As Ruth trudged back to the house, she tried to figure out the visitation of crows. When her visions came to her whole and clear, she didn’t have to ponder. But sometimes the truth was hidden behind a veil and open to all kinds of misinterpretations.

Today, for instance, had she seen harmful intent toward her niece, or merely a terrible accident? Ruth wasn’t about to sound an alarm over a veiled vision. She knew the horrible consequences of giving warnings that changed the course of another person’s life.

If she hadn’t warned her sister about Jim Hall, would Lola have run away from her husband and left her baby in Ruth’s care? Would her sister still be alive? Would Jim?

All Ruth’s good intentions couldn’t justify the end—Lola dead, Jim said to have been murdered, and Josie hating the very sight of Ruth, who had only wanted to keep her safe—three lives forever altered by visions Ruth might or might not have interpreted correctly.

Even though her sister had been gone nearly fifty years, she still woke up every morning with guilt and loss perched on her breastbone, a boulder she had to heave out of the way just so she could sit up in bed and breathe.

The first vision she remembered having was because of Lola. Ruth had been thirteen and under strict orders to take care of her baby sister while their mother hoed the garden. Caught up in her game of hopscotch, Ruth hadn’t noticed when the three-year-old woke from her nap on the quilt under the willow and toddled off.

Suddenly the leaves began to fly off the willow tree, though there wasn’t a breeze stirring. Ruth got dizzy as the leaves swirled around her, silver as water. And in their midst was a tiny hand.

“Lola?” The quilt was empty, her baby sister gone. The leaves spun so fast they became liquid. “Lola!”

When the leaves collapsed around Ruth, she saw her sister’s cap of yellow curls—clear and true—disappearing underwater. She set out running and got to the lake behind their house in time to save her sister by taking a shortcut through the blackberry patch, only the scratches on Ruth’s legs to tell the tale.

Some seers read tea leaves and palms, auras or tarot cards. Ruth read her dreams and the world around her, the revelations appearing involuntarily—in the flight of birds, the mystery of leaves, the whisper of stars falling into a river. Even objects as ordinary as a kitchen chair could take on extraordinary form, leaving Ruth with truths to decipher.

Had she read the vision of the crows correctly? When she got back to the house, she called Ellen, as much to reassure herself as to tell her great-niece she should be careful not to trip and fall.

When there was no answer, she went back to her chores in the kitchen, but Ruth’s head hurt and she had lost her taste for corn bread. There it sat, eggs and buttermilk already mixed into the stone-ground cornmeal. Ruth couldn’t abide waste. She added a pinch of baking soda, some baking powder and salt, then poured the mixture into a black cast-iron skillet and stuck it in the oven.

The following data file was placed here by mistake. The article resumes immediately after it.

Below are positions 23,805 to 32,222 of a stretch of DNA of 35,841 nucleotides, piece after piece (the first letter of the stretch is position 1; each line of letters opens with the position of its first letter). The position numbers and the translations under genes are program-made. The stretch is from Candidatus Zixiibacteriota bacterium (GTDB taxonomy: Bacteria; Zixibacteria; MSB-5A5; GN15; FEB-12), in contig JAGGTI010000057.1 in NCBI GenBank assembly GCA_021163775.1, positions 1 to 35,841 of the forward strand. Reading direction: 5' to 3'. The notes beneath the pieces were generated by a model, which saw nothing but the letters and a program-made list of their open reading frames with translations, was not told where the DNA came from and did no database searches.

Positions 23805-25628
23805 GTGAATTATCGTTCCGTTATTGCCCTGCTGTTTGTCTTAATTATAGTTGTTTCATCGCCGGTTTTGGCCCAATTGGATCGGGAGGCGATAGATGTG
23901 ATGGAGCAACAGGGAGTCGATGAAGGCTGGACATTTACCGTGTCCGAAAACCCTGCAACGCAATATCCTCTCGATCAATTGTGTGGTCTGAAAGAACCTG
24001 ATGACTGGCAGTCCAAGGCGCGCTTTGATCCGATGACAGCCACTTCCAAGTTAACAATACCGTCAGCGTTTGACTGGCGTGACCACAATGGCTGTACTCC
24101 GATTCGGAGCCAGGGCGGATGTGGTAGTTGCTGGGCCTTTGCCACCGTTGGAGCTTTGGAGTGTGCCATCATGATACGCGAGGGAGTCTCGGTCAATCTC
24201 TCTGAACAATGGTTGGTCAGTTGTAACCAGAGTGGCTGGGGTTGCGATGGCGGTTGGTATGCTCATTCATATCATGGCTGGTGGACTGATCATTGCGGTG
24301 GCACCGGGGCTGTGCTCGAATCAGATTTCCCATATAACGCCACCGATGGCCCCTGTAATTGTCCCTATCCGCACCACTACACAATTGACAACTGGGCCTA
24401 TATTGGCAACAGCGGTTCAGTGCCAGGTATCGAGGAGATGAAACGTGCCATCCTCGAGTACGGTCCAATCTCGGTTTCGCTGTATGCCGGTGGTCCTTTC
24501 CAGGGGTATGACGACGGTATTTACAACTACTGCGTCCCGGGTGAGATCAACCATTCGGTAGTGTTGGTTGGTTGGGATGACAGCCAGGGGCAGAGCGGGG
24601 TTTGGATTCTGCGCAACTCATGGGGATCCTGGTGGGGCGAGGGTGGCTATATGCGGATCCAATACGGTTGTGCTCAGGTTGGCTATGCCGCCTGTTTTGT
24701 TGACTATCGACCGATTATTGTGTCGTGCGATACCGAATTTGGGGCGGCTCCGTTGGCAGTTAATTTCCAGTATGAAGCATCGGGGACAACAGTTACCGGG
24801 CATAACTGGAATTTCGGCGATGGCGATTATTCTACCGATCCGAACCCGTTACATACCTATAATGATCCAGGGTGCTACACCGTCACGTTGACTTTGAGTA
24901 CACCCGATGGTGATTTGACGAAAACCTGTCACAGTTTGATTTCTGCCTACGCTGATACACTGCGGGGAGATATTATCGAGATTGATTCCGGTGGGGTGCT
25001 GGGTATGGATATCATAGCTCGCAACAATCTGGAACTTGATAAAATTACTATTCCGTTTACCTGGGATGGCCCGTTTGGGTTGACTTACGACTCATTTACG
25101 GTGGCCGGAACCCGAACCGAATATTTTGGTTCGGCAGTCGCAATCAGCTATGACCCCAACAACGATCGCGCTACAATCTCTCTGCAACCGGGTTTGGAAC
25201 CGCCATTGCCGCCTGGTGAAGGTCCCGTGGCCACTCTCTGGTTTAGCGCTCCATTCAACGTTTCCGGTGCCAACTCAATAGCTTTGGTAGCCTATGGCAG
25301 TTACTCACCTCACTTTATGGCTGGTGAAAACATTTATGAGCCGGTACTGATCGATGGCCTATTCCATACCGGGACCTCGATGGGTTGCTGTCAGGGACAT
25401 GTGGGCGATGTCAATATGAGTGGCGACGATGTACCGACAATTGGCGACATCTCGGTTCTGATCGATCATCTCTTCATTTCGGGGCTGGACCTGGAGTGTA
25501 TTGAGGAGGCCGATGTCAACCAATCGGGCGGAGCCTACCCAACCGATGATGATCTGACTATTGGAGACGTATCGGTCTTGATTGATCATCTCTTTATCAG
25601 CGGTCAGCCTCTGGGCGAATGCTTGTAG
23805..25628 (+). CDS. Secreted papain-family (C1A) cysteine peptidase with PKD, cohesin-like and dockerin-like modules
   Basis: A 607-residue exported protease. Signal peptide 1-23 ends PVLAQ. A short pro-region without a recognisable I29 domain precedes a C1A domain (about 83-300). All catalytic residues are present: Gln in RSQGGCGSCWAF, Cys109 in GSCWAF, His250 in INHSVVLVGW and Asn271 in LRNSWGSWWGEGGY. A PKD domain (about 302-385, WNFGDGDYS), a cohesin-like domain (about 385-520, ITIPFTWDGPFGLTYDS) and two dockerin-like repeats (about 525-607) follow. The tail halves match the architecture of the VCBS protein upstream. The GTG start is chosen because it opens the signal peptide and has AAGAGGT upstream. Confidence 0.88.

It was too late to turn on the radio and catch the new show The Rest of the Story, and too early to catch the CBS Evening News, though she already knew what she’d hear: Nixon and Watergate. Still, Ruth considered Paul Harvey and Walter Cronkite two of the smartest men she knew. Just the sound of their voices reassured her, anchored her to the present.

Skirting the bucket of peas she’d picked earlier in the day before the sun got too high, she left her hot kitchen to call Ellen again. When there was still no answer, she went into the parlor on the shady side of the house to cool off. Folks nowadays called it a living room, but there hadn’t been any living done in this room in nearly fifty years. Not since Lola died.

Ruth turned on a set of Victorian lamps beside a burgundy velvet sofa, then pulled back the faded rose brocade drapes to let in some light. But forsythia bushes had long ago climbed nearly to the roof, and the windows hadn’t been washed since Ruth accidentally disturbed a nest of vicious red wasps under the sills. What was it, five years ago? Six?

When Ruth sank onto the sofa, dust rose from the velvet cushions. She fanned it away then reached onto the ­marble-topped coffee table for the treasures she displayed there—a yellowed newspaper clipping, a small gold brooch, and a grainy photograph made in a booth at the county fair. The photograph showed Ruth and Lola in pigtails, their arms around each other as they smiled into the camera, Ruth taller by five inches and older by ten years, her face defined by the sharp lines that would become hatchetlike over the years, and her half sister already stamped with the golden beauty that would be both her blessing and her curse. And yet there was something fierce inside Lola, too, something that couldn’t be threatened out, beat out, or scared out.

Tracing the lines of her beloved sister’s face, Ruth stared at the picture so long she became part of the air around her where, suddenly, a lone figure pulsed and swirled, dancing to some unheard melody. Lately, the lines between the physical world and her visions had become blurred and things kept getting mixed up, crossing over. Nothing surprised Ruth anymore, not a crow that could carry you to the sky or a phantom dancing in her parlor.

Half the time she didn’t know whether she was on this side or the other. Old as she was, she reckoned she was straddling two worlds and too damned stubborn to give up either one of them.